Omar and Waj are two would-be British-Pakistani mujahideen who get ejected from an Al Qaeda training camp for rank incompetence. Undeterred from their dreams of glorious martyrdom, they tell the rest of their goofy terror cell back home in England that they've been sent back to carry out an important mission. The antics of the group, the most volatile member of which is a loose-cannon white convert to Islam, as they bumble their way toward a series of suicide bombings are very funny stuff, laugh-out-loud stuff. But you can't help but feel a certain amount of discomfort laughing at this gang of sincere fools.

Are we laughing at stereotyped Muslims? I don't think so. We're laughing at comedic types, certainly, but as embodied by characters who are actually more three-dimensional than you might expect in this sort of movie. Along with the uncomfortable laughs, we get a look inside the rage, the faith, the yearning for community, and the yearning for glory that prods a certain type of personality into taking up a violent cause. And the self-styled jihadis are hardly the only Muslims we meet. In the course of the film we encounter a wide range of Muslims, most of whom want nothing to do with violence, and a few of whom get caught up in it anyway, in different ways.

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Early last week, Laura and I were lucky enough to win an invitation to a preview screening of the new comedy The Hangover, which opens today. Having been seeing the commercials for weeks already, I was looking forward to the screening. From the little I'd seen, the film looked right up my alley. Laura was more cautious going in, especially when our host Capone (of aintitcool.com) gleefully warned us we were about to see some disturbing images.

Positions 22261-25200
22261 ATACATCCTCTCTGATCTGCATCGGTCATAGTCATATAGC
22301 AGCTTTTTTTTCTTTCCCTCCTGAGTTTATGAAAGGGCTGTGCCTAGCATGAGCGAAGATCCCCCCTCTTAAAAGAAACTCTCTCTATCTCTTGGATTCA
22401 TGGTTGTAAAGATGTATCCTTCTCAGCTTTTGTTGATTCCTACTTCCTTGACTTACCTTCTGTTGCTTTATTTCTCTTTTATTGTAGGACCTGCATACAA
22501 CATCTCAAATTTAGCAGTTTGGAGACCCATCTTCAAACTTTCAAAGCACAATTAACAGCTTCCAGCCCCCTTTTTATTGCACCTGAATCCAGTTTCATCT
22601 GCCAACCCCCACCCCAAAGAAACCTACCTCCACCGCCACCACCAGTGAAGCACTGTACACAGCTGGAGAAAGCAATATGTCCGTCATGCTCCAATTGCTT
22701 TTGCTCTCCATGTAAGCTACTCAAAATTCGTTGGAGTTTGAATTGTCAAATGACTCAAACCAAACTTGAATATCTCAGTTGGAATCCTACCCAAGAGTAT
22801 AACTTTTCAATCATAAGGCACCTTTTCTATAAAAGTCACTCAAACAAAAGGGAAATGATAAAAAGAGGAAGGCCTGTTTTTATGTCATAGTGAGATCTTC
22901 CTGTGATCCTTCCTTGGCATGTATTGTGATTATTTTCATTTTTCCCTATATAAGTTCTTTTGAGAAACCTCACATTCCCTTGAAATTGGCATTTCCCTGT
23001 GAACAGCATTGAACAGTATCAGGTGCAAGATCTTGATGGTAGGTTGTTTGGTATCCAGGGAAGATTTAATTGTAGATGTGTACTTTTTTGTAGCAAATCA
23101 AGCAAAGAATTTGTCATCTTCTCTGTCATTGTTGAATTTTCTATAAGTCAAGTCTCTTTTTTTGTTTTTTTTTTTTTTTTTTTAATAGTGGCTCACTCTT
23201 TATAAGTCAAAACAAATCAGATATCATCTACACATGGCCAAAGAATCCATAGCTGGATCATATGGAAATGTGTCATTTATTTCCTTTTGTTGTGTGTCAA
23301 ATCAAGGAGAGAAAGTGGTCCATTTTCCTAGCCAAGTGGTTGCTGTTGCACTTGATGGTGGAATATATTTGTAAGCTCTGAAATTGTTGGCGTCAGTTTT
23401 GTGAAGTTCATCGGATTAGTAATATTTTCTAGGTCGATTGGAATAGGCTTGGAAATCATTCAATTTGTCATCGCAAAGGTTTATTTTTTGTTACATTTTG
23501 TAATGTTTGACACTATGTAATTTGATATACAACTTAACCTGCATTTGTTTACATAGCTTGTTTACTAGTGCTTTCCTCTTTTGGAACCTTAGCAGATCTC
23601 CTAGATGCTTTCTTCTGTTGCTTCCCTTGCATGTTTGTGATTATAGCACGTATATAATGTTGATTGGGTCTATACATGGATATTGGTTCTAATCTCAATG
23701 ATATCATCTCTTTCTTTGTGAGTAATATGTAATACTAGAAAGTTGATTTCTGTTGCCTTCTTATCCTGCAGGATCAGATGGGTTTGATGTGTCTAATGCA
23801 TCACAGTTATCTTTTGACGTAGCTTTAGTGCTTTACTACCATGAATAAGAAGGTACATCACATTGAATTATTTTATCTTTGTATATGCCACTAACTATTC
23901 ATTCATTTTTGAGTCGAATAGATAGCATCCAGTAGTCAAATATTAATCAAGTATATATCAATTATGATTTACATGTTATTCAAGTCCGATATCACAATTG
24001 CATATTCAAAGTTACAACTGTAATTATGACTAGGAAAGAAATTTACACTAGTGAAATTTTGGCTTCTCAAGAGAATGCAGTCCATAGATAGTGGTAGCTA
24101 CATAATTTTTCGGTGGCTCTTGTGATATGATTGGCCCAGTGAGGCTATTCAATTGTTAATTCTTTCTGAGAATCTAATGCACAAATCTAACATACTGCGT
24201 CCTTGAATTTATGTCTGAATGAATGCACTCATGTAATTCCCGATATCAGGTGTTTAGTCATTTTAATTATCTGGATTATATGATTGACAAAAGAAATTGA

I won't beat around the bush. The Hangover may be the funniest movie I've seen in my life. Okay, that may be a bit of an exaggeration, but both Laura and I—and the rest of the audience—laughed so hard and loud that there was some dialogue we couldn't even hear. We hurt when we left the theater. I haven't laughed that hard at a movie since the first time I saw South Park: Bigger, Longer & Uncut.

The film is very cleverly written and structured. It follows a group of three men (Bradley Cooper, Ed Helms and Zach Galifianakis) who have taken their soon-to-be-married friend (Justin Bartha) to Las Vegas for an extended bachelor party. The three men wake up in the morning in a trashed hotel suite rife with clues that something big happened the night before, but with no memory of what that was. Oh, yes, and the groom is missing.

The main thrust of the plot details the friends' attempt to reconstruct the night's events and figure out where they lost track of the groom. Along the way, they meet not just a bevy of colorful characters and assorted weirdness, but also a good deal of violence. I'm tempted to drop hints about my favorite scenes—like the taser bit that just keeps getting funnier and funnier and funnier, even when the trailers have spoiled the final punchline—but I will resist the temptation. Given the media blitz that's been going on for weeks, you already know some of those bits, but that's only scratching the surface. You should go in with as clean a slate as possible.

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I busted a gut watching Marc Shaiman's short revue "Prop 8: The Musical." Among the many celebrity cameos herein, my favorite is Jack Black's, who may be my favorite Jesus since Graham Chapman didn't play him.